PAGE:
Posted on June 29, 2021 View all news

Regulation of alcohol does not keep alcohol out of the hands of children and teens. So when pro-pot people came up the idea “Regulate Marijuana like Alcohol,” they should have known that part of the plan would not be successful either.  Just ask any teacher in Colorado. As propagandists push marijuana to achieve equality with alcohol in American life, here’s a look at how they compare:

1) According to a report in 2015, 30 % of marijuana users in the United States qualify as having Cannabis Use Disorder, vs. 10-20% of those of drinkers who are alcoholics.

2) A study from the University California, Davis found that in terms of downward social class mobility, financial difficulties, antisocial behaviors in the workplace and relationship conflict, cannabis dependence was worse than alcohol dependence. 

3) With THC (most psychoactive part of pot) as high as it is today, there is no equivalent to dope that is like beer or wine. Since competition between growers has created the higher THC,  consumers won’t go back to the weak, old-fashioned pot that was in existence before the “medical marijuana” scam was introduced in the mid-90s. Average THC in Colorado is 20% vs. 1-3% in ’70s.

4) Frequent users of marijuana are more likely to have a-motivational syndrome, compared to frequent drinkers.

5) Students who are heavy weed users are much more likely to drop out of school than students who drink heavily.  After all, weed is nicknamed “dope” for a reason.  According to a major study in the Lancet Psychiatry Journal, frequent cannabis users are 60% more likely to drop out of high school than non-users.

6)  Teens who use marijuana are 3x more likely to overdose on other drugs such as heroin; teens who use alcohol are 2x more at risk for overdose with other drugs.  While marijuana may not be a “gateway” for every young person who does pot, the risk of leapfrogging to other drugs is greater for those who use marijuana.

7) Both are readily available to children and teens. Pot is more available in marijuana states, as the parents may have it at home.

8) Both are dangerous for driving, and both have led to traffic fatalities, particularly when the drivers are age 25 and under.   Looking at the absolute evidence takes away any need for studies to show that driving stoned is dangerous.

9) Marijuana stays in system longer, up to a month and even more for chronic users, while alcohol goes out of the system in 24 hours.  Some marijuana users experience flashbacks which can be very dangerous while driving or when they come on unexpectedly.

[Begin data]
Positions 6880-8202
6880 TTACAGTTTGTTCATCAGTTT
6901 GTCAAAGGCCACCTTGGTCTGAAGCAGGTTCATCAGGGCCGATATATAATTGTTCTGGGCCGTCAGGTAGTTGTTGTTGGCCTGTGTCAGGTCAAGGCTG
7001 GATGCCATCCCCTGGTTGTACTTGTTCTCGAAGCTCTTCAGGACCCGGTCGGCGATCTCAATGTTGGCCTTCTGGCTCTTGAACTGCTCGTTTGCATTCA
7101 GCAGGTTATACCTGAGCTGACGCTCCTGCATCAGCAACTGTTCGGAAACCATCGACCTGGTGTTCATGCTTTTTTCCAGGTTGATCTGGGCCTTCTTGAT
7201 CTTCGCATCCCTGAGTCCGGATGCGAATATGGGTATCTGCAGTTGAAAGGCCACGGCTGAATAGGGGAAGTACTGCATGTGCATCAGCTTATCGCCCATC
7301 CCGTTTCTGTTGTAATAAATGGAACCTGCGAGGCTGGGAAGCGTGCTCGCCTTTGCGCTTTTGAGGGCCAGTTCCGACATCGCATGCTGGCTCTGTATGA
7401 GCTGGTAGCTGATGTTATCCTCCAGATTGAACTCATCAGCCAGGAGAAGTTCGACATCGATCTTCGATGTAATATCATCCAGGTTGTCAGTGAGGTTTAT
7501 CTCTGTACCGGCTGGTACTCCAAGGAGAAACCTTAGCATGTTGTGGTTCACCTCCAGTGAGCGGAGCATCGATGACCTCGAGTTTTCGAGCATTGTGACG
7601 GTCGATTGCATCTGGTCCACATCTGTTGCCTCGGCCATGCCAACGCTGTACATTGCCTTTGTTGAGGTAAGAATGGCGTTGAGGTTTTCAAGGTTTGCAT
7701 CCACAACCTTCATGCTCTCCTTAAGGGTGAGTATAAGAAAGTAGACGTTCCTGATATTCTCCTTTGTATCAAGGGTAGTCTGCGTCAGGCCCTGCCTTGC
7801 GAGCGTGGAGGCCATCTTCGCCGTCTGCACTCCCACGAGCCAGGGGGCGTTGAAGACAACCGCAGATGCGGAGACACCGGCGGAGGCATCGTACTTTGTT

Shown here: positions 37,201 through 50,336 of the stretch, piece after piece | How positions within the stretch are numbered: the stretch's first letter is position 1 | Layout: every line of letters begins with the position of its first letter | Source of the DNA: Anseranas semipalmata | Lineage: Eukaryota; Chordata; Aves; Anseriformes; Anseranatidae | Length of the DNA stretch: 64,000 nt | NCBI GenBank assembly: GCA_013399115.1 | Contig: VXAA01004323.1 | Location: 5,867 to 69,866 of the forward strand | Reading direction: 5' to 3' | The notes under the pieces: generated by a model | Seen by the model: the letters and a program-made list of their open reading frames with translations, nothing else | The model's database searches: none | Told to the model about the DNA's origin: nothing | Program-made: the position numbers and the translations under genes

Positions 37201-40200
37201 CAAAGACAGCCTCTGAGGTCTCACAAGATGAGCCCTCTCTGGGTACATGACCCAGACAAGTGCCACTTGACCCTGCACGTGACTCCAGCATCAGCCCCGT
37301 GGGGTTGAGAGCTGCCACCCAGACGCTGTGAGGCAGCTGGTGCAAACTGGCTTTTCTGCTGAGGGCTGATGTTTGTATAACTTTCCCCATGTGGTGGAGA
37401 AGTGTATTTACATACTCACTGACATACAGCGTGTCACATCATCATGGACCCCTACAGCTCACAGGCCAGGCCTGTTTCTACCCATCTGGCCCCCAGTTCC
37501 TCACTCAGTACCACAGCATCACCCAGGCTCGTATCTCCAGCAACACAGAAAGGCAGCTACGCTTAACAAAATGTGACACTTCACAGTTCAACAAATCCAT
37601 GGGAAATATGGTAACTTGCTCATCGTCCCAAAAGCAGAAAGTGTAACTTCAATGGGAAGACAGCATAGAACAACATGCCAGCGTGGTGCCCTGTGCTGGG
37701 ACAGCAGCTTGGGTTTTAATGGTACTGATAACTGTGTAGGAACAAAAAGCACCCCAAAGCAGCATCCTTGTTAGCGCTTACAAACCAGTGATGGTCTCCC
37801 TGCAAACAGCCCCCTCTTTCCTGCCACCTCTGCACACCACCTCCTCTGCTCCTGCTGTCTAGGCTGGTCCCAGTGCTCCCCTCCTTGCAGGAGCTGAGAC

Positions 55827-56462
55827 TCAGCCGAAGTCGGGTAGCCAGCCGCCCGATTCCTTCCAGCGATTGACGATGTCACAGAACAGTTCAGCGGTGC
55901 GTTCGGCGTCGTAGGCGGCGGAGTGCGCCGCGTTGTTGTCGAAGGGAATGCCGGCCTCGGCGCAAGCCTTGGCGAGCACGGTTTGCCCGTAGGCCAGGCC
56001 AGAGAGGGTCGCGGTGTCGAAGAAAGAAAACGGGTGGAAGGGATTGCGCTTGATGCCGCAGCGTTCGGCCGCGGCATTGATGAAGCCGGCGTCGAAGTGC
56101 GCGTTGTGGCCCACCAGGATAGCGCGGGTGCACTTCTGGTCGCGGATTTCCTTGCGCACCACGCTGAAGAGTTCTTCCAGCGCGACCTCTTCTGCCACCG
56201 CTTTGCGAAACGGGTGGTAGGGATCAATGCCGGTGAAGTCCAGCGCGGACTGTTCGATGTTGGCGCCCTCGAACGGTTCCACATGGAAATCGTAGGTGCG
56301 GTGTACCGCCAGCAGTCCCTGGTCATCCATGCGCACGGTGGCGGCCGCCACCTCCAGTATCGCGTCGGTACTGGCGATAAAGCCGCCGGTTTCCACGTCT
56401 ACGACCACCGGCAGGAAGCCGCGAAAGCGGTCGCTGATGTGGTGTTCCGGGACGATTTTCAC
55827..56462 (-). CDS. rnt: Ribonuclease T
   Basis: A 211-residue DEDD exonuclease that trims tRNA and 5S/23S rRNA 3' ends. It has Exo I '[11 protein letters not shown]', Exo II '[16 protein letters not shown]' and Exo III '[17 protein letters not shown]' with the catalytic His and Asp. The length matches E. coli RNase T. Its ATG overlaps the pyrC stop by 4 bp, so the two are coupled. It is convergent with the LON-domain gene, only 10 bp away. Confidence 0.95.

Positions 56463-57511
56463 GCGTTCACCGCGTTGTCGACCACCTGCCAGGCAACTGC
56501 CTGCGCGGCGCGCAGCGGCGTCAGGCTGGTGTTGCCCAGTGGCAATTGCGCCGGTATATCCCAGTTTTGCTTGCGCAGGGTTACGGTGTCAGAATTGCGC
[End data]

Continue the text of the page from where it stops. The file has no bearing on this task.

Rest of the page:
10) There are high-functioning alcoholics and there are regular marijuana users who hold jobs and function reasonably well.  The latter is less frequent, and those who manage well tend to give an erroneous impression to others who become addicted quickly and show a greater impairment from using pot.

11) Both marijuana and alcohol are depressants. 

12) Marijuana causes paranoia, anxiety and mental health problems at much higher rates than alcohol.

13) Marijuana advocates claim it is “harmless” and “not addictive,” both false claims.  They also claim to drive better while stoned.  Drinkers , on average, are not so delusional in claiming that alcohol is harmless and non-addictive.  Individual problem drinkers may deny that they have a problem, while pot activists deny marijuana is a problem.

14) Binge drinking in very, very heavy doses can lead to death. While marijuana doesn’t go into the brain stem, in heavy doses it can lead to psychosis.  Pot has been know to cause death for those who have a psychotic reaction to marijuana, or heart arrhythmia or cannabis hyperemesis syndrome.

15) You can’t smoke or vape alcohol, so it doesn’t carry the sames risks to your lungs that marijuana does. 

16) Marijuana doesn’t cause a hangover.  Skipping the headache is not a good reason to do pot.  Just don’t drink or drink less.

For another view of this issue, read When a Lie Travels: Comparing Alcohol to Marijuana.  Read another article we wrote on marijuana vs. alcohol.

No one is forced or compelled to drink, another falsehood promoted by the marijuana lobby.  Many adults choose not to drink or do any drugs.   More power to them.

Former Colorado Attorney General Cynthia Coffman said legalization “wasn’t worth it.”  Colorado’s former governor John Hickenlooper said that legalization was “reckless.”  In the state of Washington the number of crashes involving marijuana-impaired drivers doubled after legalization.

About 10-14% of the US uses marijuana, compared to up to 60% of adults who use alcohol.  Evidence shows that marijuana users drink more alcohol, too.

Originally posted at PopPot:

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